Facebook and Email: Part 2 of 2

As mentioned in my first post about using Facebook in conjunction with your email marketing program, here are a couple more tactics for bringing the two channels together.

Do it “like” this
Facebook Like ButtonWe all want to be “liked,” right? In addition to sharing our emails, it’s possible to simply “like” them. Facebook’s “Like” buttons can be incorporated into emails, and in some cases, that “liking” activity can be tracked via the ESP.

Comparing “Like” vs. “Share.” The benefits to an email sender of a recipient hitting the “Like” button in an email are similar to that of sharing, but it’s less of a commitment for the recipient. The recipient simply hits the “Like” button and the link to the web version of the email campaign appears on their profile page and also in their friends’ news feed. The difference is that there isn’t a place for a recipient to add in their personal endorsement when the “Like” button is used. So your recipient is still spreading the word about your content and passing it along to their network, but they aren’t asked to take the step of giving an endorsement.

Send it on Facebook
Facebook Send ButtonJust announced on Monday, April 25, 2011, is the “send” button for distributing website content within Facebook to a select group of friends.  To use this functionality, you would need to have a URL for your message (the “view as a web version” of the campaign) or embed this button within the landing page that’s a part of the email campaign.  To entice your recipients to “send it to a subset of their Facebook friends,” it will be imperative that you not only give them a reason to do so, but explain why they should keep the message exclusive to a select group instead of “liking” it and sharing with all of their Facebook friends. It’ll be interesting to see how this functionality evolves. Here’s the link to the Facebook developer’s page with more information.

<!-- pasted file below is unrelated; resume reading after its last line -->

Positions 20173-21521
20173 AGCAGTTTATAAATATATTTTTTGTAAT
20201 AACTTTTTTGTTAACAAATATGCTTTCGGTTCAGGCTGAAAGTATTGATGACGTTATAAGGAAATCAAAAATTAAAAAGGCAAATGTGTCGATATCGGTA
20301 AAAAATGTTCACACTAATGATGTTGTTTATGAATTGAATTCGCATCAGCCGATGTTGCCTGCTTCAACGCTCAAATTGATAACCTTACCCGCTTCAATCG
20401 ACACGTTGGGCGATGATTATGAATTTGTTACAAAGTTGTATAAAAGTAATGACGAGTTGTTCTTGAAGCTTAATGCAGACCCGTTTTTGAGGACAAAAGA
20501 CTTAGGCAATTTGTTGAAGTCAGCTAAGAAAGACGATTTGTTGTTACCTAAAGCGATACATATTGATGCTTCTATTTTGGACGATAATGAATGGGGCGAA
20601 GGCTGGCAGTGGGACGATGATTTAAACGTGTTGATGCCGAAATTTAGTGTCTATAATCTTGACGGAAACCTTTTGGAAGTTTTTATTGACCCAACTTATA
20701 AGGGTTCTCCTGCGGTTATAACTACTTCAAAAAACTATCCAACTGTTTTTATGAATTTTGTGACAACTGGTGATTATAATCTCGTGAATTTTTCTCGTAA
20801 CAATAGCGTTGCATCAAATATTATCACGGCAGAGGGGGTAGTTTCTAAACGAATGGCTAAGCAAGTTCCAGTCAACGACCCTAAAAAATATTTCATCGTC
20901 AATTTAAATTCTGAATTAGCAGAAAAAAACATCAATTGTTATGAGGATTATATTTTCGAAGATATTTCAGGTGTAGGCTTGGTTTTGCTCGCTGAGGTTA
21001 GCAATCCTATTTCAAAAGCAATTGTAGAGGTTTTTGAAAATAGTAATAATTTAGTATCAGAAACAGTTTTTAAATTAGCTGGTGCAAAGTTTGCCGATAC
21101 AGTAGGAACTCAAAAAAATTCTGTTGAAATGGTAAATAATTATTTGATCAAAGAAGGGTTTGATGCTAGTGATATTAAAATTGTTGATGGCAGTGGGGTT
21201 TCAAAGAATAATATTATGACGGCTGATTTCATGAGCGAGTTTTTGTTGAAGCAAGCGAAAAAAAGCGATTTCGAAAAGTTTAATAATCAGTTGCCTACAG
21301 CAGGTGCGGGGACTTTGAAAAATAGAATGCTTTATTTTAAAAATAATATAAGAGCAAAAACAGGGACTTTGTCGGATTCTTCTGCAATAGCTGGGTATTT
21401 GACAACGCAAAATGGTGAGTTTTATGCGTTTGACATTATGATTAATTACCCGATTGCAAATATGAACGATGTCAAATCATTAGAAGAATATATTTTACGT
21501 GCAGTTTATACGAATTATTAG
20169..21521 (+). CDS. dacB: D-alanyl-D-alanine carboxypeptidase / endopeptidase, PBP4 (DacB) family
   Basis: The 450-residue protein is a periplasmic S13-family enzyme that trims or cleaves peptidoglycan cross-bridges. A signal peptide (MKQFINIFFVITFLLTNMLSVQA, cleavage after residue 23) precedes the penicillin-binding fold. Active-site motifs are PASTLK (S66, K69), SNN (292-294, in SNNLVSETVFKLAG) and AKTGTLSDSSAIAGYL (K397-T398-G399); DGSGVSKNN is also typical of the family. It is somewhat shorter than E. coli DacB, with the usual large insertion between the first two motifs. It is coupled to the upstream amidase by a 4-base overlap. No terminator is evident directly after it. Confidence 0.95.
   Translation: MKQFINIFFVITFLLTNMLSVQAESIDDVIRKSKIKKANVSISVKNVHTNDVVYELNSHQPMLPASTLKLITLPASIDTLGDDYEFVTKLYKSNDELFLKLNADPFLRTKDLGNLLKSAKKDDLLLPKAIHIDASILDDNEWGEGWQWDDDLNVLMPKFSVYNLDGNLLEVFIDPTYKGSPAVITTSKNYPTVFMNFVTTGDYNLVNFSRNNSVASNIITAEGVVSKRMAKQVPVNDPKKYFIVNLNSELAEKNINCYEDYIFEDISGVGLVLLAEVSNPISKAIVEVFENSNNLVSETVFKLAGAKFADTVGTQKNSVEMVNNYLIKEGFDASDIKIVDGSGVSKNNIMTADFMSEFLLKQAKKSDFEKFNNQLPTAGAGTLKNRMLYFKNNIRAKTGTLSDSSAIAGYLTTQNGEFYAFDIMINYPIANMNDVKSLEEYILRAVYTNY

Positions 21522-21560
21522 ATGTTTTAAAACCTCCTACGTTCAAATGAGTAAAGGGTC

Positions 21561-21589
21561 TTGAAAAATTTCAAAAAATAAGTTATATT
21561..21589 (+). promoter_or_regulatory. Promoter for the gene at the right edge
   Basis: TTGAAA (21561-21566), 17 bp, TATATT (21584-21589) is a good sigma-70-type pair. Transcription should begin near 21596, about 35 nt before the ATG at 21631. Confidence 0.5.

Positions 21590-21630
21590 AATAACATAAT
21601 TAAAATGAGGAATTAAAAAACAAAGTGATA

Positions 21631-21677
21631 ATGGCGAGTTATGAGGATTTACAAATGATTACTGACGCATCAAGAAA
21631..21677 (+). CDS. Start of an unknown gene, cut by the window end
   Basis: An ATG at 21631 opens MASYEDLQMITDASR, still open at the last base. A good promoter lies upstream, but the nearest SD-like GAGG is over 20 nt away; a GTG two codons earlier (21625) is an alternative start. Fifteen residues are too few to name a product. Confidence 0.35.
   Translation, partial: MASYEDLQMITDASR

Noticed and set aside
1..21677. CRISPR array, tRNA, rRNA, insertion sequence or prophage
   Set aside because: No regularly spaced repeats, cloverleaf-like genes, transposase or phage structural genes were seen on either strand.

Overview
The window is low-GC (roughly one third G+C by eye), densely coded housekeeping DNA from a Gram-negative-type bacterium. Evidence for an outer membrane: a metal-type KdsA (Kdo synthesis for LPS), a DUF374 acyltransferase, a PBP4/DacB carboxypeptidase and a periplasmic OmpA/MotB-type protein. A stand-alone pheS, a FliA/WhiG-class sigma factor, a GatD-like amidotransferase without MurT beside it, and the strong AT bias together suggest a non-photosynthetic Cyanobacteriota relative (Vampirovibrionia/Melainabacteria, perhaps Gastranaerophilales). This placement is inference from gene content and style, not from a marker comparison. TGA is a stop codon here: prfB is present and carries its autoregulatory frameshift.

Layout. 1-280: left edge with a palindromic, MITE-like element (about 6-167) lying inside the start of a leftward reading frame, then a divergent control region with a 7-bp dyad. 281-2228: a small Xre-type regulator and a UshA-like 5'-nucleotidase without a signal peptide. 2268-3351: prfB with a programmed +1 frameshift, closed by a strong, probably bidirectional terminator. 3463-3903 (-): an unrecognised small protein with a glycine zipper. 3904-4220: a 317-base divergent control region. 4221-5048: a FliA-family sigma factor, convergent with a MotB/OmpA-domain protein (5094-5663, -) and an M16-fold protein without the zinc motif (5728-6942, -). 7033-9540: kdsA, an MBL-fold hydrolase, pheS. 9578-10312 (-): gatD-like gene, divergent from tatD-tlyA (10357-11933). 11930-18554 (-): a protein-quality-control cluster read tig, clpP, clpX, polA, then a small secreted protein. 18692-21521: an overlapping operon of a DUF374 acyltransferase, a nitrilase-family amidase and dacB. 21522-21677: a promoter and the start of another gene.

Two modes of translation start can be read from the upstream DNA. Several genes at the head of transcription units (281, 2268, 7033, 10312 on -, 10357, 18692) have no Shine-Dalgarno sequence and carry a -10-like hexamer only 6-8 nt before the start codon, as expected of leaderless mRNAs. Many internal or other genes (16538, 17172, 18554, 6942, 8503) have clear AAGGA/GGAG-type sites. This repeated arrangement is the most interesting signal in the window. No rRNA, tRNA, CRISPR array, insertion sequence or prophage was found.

Convert email subscribers to Facebook fans
Just as you’ve converted Facebook fans to email subscribers by including an email sign-up form on your Facebook page, it’s possible to drive email subscribers to your Facebook page and connect with them on the social networking site as well.

By adding an email subscriber as a fan of your Facebook page you’ve created an additional touch point with one of your more engaged customers. This is an opportunity to have a more immediate dialogue with an engaged customer. It’s also an opportunity to speak directly with them and with a greater frequency than through email campaigns. In the end, it doesn’t matter which came first – the email subscription or Facebook fan connection. A customer who engages with you in both channels is very valuable and should be treated accordingly in both places.

Got another idea (or two) for blending Facebook with your email marketing program? Leave a comment on this blog post or a note on my Facebook wall.

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